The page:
Unlocking potential: Camp Bruce serves kids with communication needs (2024)

As 6-year-old Eve Graham went through the snack line during Camp Bruce, she used her speech communication device to show what she wanted to eat and drink.

She walked away with Bugles, a krispy treat and water.

Then, she sat at a table with camp counselors Adrian Stutler and Whitney Brown, who are graduate students at Indiana State University studying speech-language pathology.

As Eve ate her snack, Stutler and Brown interacted playfully with her and asked her questions, and she used her device to answer.

“Do you need help?” Brown asked, and Eve touched a “help” icon that also said the word.

The little girl with pigtails giggled a lot, loved using her device and joyfully played little impromptu games with Stutler and Brown.

This is the second year for Eve to attend Camp Bruce, which is for individuals who have significant communication needs. It takes place at ISU’s Bayh College of Education.

It is conducted by camp director April Newton, who also is a speech pathologist for the Vigo County School Corp. and teaches a graduate class at ISU called augmentative and alternative communication.

Nineteen graduate students studying speech-language pathology are finishing the class and taking part in Camp Bruce, where they are getting first-hand experience in applying what they’ve learned in the classroom.

The 13 participating campers are ages 3 to 13, and several are nonverbal.

The graduate students “have been learning how to help kids communicate better,” Newton said.

“A lot of the children are very bright, but they cannot get the words out,” she said. “We always say, they have so much potential and it’s our job to untap that communication potential.”

The camp provides children with complex communication needs an opportunity to participate in a camp and to work on their communication skills.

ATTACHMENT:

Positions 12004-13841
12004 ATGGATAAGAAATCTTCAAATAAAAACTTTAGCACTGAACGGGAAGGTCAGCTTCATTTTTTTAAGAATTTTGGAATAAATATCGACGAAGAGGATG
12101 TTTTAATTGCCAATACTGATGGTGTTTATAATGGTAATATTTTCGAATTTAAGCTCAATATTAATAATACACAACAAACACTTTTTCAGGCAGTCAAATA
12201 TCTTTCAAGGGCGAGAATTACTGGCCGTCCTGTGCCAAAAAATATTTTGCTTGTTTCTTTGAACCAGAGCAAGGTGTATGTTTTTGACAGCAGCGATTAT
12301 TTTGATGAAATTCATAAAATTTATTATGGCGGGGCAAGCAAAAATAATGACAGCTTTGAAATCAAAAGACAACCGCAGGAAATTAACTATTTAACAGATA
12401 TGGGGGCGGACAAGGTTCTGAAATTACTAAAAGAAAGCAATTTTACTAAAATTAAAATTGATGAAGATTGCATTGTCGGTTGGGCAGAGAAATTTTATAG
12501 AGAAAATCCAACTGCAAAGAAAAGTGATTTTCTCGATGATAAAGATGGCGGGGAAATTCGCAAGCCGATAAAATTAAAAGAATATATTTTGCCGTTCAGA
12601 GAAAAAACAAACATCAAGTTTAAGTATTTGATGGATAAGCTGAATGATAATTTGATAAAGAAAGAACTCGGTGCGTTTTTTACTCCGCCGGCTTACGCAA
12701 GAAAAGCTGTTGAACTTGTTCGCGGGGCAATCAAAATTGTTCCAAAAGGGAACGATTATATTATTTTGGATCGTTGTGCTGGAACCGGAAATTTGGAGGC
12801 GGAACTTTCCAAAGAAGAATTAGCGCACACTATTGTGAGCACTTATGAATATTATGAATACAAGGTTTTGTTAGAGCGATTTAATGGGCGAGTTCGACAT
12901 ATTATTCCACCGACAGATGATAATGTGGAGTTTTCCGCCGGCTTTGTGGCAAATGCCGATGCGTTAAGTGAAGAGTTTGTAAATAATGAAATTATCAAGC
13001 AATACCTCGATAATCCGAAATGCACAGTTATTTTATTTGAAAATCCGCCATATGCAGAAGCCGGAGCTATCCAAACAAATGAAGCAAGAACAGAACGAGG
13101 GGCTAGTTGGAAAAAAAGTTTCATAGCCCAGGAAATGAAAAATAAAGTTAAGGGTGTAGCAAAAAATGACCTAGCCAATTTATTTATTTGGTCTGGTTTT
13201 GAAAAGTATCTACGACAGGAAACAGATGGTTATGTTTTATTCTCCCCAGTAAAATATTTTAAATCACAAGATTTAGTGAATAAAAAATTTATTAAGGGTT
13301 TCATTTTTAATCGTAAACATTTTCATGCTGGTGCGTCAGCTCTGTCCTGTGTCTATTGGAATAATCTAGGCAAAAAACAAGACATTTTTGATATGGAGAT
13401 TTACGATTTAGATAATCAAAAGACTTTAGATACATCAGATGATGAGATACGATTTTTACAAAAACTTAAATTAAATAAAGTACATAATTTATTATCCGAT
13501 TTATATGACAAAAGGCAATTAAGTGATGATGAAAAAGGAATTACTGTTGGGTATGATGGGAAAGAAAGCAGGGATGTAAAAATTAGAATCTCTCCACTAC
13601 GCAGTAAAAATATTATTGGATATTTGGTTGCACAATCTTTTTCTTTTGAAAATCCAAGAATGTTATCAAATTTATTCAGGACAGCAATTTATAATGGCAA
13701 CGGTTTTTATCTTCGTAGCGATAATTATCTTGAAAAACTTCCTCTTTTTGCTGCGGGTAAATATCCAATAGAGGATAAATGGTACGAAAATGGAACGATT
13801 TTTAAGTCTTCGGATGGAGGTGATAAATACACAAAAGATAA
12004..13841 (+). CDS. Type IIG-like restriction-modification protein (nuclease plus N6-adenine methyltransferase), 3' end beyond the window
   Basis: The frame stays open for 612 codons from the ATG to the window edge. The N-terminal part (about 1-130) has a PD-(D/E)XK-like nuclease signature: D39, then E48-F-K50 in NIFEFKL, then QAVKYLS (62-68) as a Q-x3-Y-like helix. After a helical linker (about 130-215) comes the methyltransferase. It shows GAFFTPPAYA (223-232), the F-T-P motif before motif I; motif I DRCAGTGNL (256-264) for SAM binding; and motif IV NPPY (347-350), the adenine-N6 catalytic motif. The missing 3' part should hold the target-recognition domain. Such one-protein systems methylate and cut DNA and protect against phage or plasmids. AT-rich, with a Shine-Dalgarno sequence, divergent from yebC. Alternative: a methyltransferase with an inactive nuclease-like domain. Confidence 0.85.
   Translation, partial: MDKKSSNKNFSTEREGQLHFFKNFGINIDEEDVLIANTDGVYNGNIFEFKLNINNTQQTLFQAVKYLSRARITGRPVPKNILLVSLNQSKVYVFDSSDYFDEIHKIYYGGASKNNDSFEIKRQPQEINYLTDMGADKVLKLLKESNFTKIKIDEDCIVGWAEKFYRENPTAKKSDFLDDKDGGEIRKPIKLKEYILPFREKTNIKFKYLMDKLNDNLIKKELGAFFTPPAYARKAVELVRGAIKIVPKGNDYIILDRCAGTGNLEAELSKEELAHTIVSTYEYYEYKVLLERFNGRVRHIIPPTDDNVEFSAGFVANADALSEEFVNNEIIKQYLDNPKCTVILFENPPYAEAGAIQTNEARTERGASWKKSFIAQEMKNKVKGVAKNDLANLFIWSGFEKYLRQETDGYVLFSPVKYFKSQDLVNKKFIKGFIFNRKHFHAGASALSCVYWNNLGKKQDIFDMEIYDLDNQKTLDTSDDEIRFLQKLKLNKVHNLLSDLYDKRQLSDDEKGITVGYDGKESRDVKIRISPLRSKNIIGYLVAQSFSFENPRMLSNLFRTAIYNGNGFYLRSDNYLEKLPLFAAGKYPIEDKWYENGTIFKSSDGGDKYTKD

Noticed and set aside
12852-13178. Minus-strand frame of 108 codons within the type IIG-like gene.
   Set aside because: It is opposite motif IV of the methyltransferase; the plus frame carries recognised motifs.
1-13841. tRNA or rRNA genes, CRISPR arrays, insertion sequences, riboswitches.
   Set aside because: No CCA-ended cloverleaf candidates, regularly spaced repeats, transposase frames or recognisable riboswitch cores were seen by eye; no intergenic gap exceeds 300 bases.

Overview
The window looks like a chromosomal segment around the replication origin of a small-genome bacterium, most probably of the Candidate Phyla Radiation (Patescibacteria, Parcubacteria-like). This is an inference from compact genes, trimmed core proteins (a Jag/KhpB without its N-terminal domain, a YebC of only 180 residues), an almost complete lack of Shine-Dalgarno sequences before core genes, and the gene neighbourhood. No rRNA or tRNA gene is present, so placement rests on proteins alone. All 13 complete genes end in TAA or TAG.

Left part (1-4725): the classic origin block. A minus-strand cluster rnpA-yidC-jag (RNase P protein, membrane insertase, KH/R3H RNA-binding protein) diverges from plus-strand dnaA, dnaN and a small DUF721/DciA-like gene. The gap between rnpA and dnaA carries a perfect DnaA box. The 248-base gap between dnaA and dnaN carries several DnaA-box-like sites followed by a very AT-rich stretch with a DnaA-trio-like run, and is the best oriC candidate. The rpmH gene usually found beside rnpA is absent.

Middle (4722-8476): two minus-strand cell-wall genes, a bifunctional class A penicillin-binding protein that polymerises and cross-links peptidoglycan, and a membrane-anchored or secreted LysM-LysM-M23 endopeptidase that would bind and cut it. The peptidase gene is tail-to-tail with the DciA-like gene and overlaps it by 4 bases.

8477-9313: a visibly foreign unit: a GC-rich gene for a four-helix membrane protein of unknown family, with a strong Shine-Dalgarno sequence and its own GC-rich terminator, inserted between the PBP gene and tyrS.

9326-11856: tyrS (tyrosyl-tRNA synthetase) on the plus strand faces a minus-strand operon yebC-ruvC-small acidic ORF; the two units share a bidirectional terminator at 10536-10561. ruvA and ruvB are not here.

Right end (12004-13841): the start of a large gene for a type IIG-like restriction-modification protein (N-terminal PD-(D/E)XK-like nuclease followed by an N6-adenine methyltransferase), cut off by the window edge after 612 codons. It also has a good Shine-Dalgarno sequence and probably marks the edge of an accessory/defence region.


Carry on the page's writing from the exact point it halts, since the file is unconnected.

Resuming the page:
The kids rotate through different stations planned by the graduate students that include literacy, motor skills/games, a glow room and sensory room.

They went bowling Wednesday, and at the conclusion of camp Thursday, they had awards and watched a video.

The campers may use their devices, sign language or a variety of other communication means.

ARC of the Wabash Valley funds the camp.

Parent Shane Graham has seen first-hand the benefits of Camp Bruce for his daughter, Eve, who obtained her own speech communication device earlier this year.

“She benefited tremendously from this camp last year, just by interacting with others. I think she’s realized in her own way she’s not alone,” he said. After last year, “We couldn’t not come back.”

Eve is able to articulate and enunciate better and has gained confidence. “It opened up a lot of conversation in the home we probably were lacking,” Graham said. He believes parents benefit from the camp just as much as the kids.

Last year, Eve relied heavily on sign language during Camp Bruce. Now, she signs and speaks to the best of her ability and uses the device to bridge the gap when there are communication issues.

She loves the device. “It’s almost like her phone. She won’t leave without it and she keeps track of where it’s at,” Graham said.

ISU graduate student Whitney Brown said that working with the children during the four-day camp has been fulfilling. “Becoming a speech-language pathologist has always been a dream of mine ,” she said.

Finally being able to put into practice what she’s learned in the classroom “has been super uplifting and helped me realize that I’ve made the right career choice.”

Parent Erin Withers, who has two non-verbal children attending the camp, said they love it and have returned for several years. It’s helped them learn new ways to communicate with others, and they enjoy the different activities.

On Thursday, after snacks, the children continued going through different stations.

Camper Jack Magnuson thoroughly enjoyed playing the game, “How I became a pirate.”

ISU student Hannah Higgins read from a book about pirates and at a certain point, she read a specific word, such as “eat” or “walk,” and the children had to find the word on their devices. They then placed a corresponding sticker with that word in a booklet.

At the end, Magnuson received a paper badge that read, “You have been declared an honorary pirate.” He also held up a picture of a parrot. He was delighted with the game and theme.

Sue Loughlin can be reached at 812-231-4235 or at sue.loughlin@tribstar.com. Follow Sue on X at @TribStarSue.

Unlocking potential: Camp Bruce serves kids with communication needs (2024)
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